AquaticsANNOUNCEMENT - Pool Closed July 1-July 14, 2013
- Lifeguard Training Courses
- Swimming Pool Hours
- About the Pool
- Mission Statement
- Interesting & Helpful Facts About the CCRI Pool
The Community College of Rhode Island Pool has been open for over 30 years. It is a place where patrons have been coming to recreate, swim laps, compete, and participate in our wide array of aquatic programs. There is a complete list of pool rules and regulations. Please keep in mind, that the rules are designed to promote health, sanitation, and safety, as well as a pleasant and enjoyable experience for all of the pool users. Some general information is listed below. The Management is always happy to hear your suggestions. Please feel free to leave written comments in the Main Office or with the attending Lifeguards. Thank you and enjoy!
The Community College of Rhode Island Aquatic School, an integral part of the Department of Athletics, Physical Education, and Recreation, is dedicated to each individual participant by providing a high quality education which promotes safety and excellence in all of our aquatic programs.
- The swimming pool is twenty-five yards long. Seventy-two lengths or thirty-six laps are equal to one mile.
- The swimming pool ranges in depth from four feet to twelve feet at the starting block end of the pool.
- When the swimming pool is open, there will always be lanes designated for lap swimming.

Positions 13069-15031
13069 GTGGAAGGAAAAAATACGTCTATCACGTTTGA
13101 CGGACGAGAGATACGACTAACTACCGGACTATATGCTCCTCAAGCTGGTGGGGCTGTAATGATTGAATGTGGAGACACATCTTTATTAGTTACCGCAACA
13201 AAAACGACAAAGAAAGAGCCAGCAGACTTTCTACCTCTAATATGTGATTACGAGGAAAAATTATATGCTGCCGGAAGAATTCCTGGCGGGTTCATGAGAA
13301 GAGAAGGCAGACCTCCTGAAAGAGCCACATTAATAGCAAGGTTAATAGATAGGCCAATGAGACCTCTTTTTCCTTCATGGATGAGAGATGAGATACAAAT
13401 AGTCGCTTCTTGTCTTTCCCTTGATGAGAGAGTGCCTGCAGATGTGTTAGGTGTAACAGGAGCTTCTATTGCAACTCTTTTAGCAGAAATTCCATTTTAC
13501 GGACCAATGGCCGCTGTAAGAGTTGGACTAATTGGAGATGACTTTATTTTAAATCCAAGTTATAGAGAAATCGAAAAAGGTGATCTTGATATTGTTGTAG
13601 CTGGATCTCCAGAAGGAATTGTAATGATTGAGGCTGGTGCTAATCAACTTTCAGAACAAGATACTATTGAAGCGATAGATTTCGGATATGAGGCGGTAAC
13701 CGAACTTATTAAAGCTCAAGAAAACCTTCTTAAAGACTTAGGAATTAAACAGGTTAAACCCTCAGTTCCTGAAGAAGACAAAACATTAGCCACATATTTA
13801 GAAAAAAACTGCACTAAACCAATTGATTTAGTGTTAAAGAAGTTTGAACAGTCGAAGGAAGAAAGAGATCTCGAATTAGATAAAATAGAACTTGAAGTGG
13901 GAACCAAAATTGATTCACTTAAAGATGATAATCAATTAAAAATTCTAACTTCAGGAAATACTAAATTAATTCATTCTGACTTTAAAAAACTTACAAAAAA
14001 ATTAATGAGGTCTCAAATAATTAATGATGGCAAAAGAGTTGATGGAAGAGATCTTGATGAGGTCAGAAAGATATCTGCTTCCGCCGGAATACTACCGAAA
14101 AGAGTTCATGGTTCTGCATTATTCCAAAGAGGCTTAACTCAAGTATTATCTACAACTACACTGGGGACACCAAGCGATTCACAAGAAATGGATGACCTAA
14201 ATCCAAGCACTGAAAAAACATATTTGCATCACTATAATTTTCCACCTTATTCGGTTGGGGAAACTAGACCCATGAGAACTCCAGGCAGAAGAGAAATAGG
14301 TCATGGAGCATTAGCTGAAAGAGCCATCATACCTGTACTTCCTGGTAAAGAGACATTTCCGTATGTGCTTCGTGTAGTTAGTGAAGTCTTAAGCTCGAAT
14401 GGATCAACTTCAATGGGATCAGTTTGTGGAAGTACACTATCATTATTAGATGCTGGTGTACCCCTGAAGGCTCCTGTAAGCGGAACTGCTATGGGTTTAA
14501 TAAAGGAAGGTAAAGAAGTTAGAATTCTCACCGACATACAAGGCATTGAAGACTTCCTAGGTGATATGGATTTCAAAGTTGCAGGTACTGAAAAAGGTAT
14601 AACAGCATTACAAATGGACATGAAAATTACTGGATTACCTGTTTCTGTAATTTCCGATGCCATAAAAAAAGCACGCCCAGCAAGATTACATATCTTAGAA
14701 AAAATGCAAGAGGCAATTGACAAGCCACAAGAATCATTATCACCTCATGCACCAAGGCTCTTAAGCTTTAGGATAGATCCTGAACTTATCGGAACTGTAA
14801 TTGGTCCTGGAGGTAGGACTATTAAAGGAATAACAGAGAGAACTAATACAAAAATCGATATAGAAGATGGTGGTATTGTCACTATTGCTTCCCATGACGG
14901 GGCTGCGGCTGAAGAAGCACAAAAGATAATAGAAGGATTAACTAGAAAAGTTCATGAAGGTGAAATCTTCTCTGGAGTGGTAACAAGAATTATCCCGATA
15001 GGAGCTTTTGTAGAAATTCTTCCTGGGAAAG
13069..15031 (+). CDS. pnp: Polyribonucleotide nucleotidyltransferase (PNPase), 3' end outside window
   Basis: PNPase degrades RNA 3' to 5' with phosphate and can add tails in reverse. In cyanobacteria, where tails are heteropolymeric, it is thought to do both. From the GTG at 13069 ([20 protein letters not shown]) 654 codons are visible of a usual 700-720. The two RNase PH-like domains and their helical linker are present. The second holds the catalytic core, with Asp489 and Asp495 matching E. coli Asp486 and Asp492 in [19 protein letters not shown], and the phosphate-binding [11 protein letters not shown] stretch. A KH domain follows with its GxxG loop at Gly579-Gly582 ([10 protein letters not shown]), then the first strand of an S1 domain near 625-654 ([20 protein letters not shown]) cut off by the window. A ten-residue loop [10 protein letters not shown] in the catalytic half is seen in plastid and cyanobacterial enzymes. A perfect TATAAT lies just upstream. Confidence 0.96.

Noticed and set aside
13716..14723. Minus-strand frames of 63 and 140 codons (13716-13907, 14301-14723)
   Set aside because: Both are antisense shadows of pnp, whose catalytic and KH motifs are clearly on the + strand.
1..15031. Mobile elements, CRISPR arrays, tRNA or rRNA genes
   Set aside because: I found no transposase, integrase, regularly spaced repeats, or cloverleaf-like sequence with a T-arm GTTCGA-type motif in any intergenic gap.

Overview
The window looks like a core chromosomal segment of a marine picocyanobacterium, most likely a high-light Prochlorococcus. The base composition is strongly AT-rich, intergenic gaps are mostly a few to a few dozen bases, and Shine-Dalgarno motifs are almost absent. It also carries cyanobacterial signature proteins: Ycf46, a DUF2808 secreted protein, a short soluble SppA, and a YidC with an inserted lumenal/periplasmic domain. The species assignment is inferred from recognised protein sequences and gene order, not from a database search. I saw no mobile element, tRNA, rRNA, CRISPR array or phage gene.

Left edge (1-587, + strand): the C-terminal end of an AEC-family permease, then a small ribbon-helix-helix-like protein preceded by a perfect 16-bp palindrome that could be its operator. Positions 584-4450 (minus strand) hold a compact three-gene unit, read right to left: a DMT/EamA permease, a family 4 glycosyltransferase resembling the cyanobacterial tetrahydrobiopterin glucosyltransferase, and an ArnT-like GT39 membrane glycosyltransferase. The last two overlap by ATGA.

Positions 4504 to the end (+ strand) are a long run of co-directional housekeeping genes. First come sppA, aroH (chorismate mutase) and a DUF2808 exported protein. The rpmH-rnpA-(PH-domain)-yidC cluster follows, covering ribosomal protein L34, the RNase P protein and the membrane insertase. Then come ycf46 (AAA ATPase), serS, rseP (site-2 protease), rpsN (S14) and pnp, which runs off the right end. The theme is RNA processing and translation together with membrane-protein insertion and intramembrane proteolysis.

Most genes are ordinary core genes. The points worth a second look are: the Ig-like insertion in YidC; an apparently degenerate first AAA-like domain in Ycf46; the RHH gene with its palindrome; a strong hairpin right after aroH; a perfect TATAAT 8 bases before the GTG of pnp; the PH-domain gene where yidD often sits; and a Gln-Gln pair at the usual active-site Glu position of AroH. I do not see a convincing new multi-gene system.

- If there are more than two people swimming in a lap lane, then please swim in a circle (circle swimming). This involves each swimmer swimming on the right hand side of the lane back and forth.
- The water temperature in the pool is typically kept between 79 - 82 degrees. This is to make as many pool users as comfortable as possible given that the pool is used for a variety of purposes, such as lap swimming, open swimming, classes, competitive practices or meets, etc.. All of the different pool users have a preference of water temperature. The pool temperature recommended by the American Red Cross and the National Pool and Spa Institute for swimming is 78° F. However, this may be too cool for young children and the elderly who may require 80° F or higher. The typical range is 78°- 82° F. If you are exercising in the water, your body generates an increased amount of heat energy. In air, this heat is dissipated by sweating. The evaporation of the sweat is the cooling mechanism to help control the body temperature at 98.6° F. In water, your body generates the same amount of heat, but there is no evaporation to provide cooling. Cooling is provided by conduction/convection of heat from your warm body to the cool water. This is roughly proportional to the temperature difference between your body and the water. The warmer the water the less heat is dissipated. The 78 - 82 degree range is the happy medium. Any temperature that may stem above or below this range is not deliberate and will be rectified within a few days. As with any exercise program, please be sure to check with your physician first.
- Using the sauna can be very relaxing. The effect of the heat is that the body is enervated. Please be sure not to stay in the sauna too long (i.e. ten minutes at a time). Then if you wish, cool off, and return for another brief stay. If you decide to enter the pool from being in the sauna for an extended time, please be sure you have permission from your physician to take such a shock to your body. It is important that those patrons who are on medication refrain from using the sauna until they gain the express permission from their physician.
Because the sauna temperatureis so hot, it can be detrimental for children who are still in their growing years (not just in height, but overall physically) to go in the sauna
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